Join Us Off Center for Incredible Work Inspired by Incredible Works of Literature
Oscar Wilde and Joan Didion Serve as Muses for Commissioned Artists Gob Squad and Lars Jan
Center Theatre Group’s 2018/2019 Season—which we’ve called our biggest ever—is in fact too big to be contained by our three stages. We’re excited to share two innovative, boundary-pushing works with Los Angeles audiences in partnership with theatres around town, featuring the work of commissioned artists: Gob Squad’s Creation (Pictures for Dorian) with REDCAT and Lars Jan’s The White Album with UCLA’s Center for the Art of Performance.
Both works were developed at Center Theatre Group with the support of a grant from the Andrew W. Mellon Foundation. Gob Squad is an arts collective based in England and Germany, while Jan lives and works in Los Angeles.
International and local are coming together through Off Center this season thanks to the Mellon grant, said Center Theatre Group Associate Artistic Director Diane Rodriguez.
Gob Squad, a Berlin company who finds their muse in Los Angeles, would never have found their way here had we not been able to have the resources to bring them to L.A. and affect and impact their work. And on the other hand, Lars [Jan] is a local artist whom we’ve helped make a profile nationally and internationally.
Creation (Pictures for Dorian) is onstage at REDCAT October 18–21, 2018, and is inspired by the themes of Oscar Wilde’s The Picture of Dorian Gray: “beauty, aging, and the moral choices we all make,” explained Gob Squad.
Gob Squad’s previous show with Center Theatre Group, Western Society (which made its U.S. premiere at REDCAT in 2014) was inspired by Venice Beach, and the idea that this is where western society had ended up. For this new work,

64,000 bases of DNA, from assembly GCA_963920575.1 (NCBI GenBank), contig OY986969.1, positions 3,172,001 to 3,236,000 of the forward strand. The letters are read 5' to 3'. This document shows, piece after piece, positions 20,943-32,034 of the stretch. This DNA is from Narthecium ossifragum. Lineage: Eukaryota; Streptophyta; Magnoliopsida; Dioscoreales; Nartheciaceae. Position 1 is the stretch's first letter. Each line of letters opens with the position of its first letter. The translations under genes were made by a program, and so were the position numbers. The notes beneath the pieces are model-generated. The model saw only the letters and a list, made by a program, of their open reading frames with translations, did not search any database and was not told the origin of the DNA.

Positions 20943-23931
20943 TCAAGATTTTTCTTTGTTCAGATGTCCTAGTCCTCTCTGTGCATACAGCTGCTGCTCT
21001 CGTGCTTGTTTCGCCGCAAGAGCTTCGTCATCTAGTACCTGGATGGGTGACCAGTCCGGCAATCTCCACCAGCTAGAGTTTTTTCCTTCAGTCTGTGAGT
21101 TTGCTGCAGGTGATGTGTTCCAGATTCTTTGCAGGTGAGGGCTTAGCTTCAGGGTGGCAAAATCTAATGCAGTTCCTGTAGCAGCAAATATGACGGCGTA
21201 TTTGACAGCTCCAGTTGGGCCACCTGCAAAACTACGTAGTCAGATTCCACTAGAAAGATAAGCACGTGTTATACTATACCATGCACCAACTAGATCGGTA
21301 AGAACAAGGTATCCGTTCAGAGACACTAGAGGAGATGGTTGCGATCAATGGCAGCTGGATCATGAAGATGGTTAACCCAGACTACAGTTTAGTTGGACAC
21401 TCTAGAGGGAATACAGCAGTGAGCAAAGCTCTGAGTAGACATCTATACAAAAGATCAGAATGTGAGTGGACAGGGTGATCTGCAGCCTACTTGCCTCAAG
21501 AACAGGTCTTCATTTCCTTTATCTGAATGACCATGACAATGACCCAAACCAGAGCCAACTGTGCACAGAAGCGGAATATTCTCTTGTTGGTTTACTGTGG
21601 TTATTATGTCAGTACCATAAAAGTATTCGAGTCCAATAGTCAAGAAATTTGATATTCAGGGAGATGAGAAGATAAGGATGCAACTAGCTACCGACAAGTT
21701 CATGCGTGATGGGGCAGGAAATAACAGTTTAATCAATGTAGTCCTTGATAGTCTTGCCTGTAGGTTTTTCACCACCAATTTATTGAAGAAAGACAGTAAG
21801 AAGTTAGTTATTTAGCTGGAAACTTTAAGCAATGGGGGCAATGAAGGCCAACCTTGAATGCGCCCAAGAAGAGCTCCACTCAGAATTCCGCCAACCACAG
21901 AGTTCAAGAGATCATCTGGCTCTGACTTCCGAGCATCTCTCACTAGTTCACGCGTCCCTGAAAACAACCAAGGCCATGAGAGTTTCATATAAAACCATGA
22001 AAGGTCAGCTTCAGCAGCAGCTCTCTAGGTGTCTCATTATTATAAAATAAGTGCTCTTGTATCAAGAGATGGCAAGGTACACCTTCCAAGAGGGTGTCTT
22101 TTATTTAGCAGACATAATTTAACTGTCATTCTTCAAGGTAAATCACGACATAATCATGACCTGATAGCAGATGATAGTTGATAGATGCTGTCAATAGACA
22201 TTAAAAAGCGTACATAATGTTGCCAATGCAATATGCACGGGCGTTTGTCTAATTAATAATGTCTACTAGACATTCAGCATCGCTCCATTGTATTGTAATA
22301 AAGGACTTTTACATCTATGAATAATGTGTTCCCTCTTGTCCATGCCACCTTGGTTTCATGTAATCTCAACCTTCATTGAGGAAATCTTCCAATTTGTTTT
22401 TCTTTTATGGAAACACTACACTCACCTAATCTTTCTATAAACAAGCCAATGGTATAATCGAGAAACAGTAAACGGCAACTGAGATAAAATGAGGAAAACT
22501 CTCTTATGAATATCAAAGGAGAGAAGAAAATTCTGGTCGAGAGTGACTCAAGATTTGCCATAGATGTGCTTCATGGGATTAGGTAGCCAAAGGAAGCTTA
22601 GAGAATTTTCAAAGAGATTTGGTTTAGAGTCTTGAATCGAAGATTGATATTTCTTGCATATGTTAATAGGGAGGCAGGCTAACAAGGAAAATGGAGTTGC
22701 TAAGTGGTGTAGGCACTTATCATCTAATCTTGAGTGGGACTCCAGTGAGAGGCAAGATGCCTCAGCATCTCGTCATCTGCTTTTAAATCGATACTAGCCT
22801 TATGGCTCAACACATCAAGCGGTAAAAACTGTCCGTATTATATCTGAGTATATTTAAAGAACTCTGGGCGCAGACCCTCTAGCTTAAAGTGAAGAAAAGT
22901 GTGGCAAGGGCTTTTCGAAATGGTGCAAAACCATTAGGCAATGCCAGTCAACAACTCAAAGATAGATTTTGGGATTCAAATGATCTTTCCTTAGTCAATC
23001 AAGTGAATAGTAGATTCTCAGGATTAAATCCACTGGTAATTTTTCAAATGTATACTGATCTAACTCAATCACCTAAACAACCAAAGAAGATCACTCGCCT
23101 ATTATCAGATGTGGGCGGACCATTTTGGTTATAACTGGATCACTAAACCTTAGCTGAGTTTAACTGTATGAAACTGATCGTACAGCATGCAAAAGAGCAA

they were obsessed with aging and beauty, said Rodriguez.
And what better place than Los Angeles to explore that?
With the help of Center Theatre Group, they interviewed
people who are a lot older than us—senior citizens—and people who are lot younger than us—late teens, early 20s, said Gob Squad. They focused on people who have spent time onstage and in the public eye (dancers, singers, magicians, models).
The exciting thing about this residency is meeting these people, said Gob Squad.
How people are with their bodies and how they present themselves is very inspiring. The people we meet always bring an element of ‘place’ into the work; they represent Los Angeles.
They also appeared in the piece alongside Gob Squad, who have been performing around the world together for 25 years, and represent middle age.
It’s a lovely, emotional show about people in the middle who see their youth quickly fading and their age creeping up on them, said Rodriguez.
Is there a better place? Is the middle better? Is it all good? They’re asking all of those questions.
The White Album is onstage at UCLA’s Center for the Art of Performance April 5–7, 2019, and also finds inspiration from a seminal work of literature: Joan Didion’s essay about 1960s California. Jan first read the essay at 16, and